Local Grandfather, 80, Protests at open-cast coalmine, Merthyr Tidfil, 3rd May

Patchway-Grandfather-block-access-to-the-minePatchway grandfather Phil Kingston, a member of Christian Climate Action, was in one of the two teams which blocked roads within the UK’s largest open-cast coalmine near Merthyr Tydfil on Tuesday, 3rd May and helped to close the mine for the day. Both teams had the task of going into the mine before the 6 30am shift, lying down in the road and ‘locking-on’ to one-another, thus obstructing vehicles heading towards the part of the mine where coal is currently being excavated. Mr. Kingston said, “I have four grandchildren and am deeply concerned about the scientific evidence which shows that emissions from fossil-fuels, especially coal, are causing extremes of weather across the world. This is happening with less than a one-degree Centigrade increase in temperature above pre-industrial levels. Worse still is that current emissions levels are predicted to lead to three times this level of increase by the end of the century’’.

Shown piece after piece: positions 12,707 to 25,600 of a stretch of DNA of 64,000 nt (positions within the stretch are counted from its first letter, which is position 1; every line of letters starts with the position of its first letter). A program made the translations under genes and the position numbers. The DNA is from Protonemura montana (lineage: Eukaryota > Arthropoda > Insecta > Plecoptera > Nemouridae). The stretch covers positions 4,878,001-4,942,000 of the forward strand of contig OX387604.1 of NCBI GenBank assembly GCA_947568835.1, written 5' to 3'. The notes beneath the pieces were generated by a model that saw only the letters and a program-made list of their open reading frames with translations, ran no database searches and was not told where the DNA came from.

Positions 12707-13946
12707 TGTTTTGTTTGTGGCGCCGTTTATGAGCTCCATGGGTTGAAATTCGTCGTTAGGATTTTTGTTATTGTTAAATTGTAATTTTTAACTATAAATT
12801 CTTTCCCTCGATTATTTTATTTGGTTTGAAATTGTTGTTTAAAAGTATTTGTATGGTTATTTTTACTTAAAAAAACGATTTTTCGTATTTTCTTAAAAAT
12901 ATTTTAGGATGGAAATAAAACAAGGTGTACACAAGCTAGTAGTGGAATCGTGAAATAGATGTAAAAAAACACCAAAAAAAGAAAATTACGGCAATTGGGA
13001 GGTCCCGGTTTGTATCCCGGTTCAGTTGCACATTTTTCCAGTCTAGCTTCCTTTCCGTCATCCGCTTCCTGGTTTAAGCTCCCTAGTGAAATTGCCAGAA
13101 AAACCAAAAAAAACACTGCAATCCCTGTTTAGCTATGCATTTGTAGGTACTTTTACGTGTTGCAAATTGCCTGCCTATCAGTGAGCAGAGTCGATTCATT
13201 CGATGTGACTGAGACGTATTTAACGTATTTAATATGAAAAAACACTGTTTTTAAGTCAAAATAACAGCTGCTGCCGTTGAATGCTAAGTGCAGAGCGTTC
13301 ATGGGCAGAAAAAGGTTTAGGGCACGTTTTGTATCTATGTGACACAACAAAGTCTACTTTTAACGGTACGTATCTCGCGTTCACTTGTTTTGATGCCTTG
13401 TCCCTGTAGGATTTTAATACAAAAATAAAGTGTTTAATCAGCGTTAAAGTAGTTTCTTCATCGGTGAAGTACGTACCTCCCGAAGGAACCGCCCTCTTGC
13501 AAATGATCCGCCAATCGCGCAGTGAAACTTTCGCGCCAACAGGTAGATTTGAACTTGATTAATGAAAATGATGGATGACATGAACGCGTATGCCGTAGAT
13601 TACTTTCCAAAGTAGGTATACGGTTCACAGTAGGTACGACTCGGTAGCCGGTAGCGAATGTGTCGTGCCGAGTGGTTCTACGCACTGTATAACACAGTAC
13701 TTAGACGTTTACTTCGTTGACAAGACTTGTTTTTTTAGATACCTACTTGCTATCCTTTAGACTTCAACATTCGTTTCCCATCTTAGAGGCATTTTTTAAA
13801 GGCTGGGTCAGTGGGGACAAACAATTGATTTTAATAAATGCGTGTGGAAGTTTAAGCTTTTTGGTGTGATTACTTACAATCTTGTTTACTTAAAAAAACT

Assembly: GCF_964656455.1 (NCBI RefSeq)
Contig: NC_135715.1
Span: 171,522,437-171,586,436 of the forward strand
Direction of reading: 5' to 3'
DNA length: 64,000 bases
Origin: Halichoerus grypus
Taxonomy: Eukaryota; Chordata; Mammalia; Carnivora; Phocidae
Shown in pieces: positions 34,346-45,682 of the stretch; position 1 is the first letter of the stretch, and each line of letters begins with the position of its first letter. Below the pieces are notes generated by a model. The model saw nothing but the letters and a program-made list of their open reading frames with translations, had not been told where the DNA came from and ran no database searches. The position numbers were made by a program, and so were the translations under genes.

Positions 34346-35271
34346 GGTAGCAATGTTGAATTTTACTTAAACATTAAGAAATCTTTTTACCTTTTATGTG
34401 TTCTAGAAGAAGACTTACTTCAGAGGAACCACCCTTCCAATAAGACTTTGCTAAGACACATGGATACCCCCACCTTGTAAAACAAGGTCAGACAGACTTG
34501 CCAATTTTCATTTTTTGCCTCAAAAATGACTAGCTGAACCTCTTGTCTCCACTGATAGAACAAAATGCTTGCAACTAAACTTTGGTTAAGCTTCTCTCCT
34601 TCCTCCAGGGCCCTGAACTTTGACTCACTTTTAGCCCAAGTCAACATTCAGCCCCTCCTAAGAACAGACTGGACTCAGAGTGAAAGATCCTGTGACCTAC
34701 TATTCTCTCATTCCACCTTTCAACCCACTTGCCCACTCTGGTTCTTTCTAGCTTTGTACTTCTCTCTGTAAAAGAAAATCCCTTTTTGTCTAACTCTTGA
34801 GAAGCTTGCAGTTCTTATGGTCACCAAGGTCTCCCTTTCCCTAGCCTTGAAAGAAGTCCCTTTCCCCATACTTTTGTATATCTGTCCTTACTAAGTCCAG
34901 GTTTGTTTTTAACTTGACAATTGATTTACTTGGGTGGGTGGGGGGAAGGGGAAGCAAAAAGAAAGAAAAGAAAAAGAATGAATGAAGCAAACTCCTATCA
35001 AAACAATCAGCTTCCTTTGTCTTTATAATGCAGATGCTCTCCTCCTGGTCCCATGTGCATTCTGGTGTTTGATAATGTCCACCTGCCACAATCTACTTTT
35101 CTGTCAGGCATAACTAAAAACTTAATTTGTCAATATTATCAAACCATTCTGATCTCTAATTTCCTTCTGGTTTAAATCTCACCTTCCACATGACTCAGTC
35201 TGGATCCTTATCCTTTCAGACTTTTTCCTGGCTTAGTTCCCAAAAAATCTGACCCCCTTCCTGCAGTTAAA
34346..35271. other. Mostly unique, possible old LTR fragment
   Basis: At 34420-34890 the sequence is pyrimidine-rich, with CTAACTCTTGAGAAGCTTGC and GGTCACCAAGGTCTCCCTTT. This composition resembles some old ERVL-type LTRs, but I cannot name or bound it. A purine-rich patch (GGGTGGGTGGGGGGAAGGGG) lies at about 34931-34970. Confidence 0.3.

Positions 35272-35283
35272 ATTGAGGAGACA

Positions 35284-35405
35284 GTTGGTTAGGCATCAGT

The two teams were amongst 400 protestors from local and national groups who entered the mine and secured its closure for the day. The action was a part of a world-wide series of protests organised by 350.org  aimed at keeping coal in the ground. The protest was peaceful and no-one was arrested.

Mr. Kingston, 80,  who is a member of Holy Family Church in Patchway, said “As well as concern for future generations, I believe we have a responsibility for the other life-forms with which we share the Earth. Another important aspect of climate change is that the worst of the extreme floods, tornados and droughts are occurring within the tropics where two-thirds of the poorest people live. It is they who are suffering most and are predicted to suffer even more in future.’’ Referring to the concerns of local people losing employment, he said “The day was very helpful in connecting with some of the mine-workers and also with local people who are concerned about pollution from the mine. We want the people there to have work which brings dignity and sufficient income and which also sustains the Earth. My grandfather was a coal miner in the Rhondda. We have knowledge now which he was unaware of, namely that coal is very dangerous for all of our futures’’.

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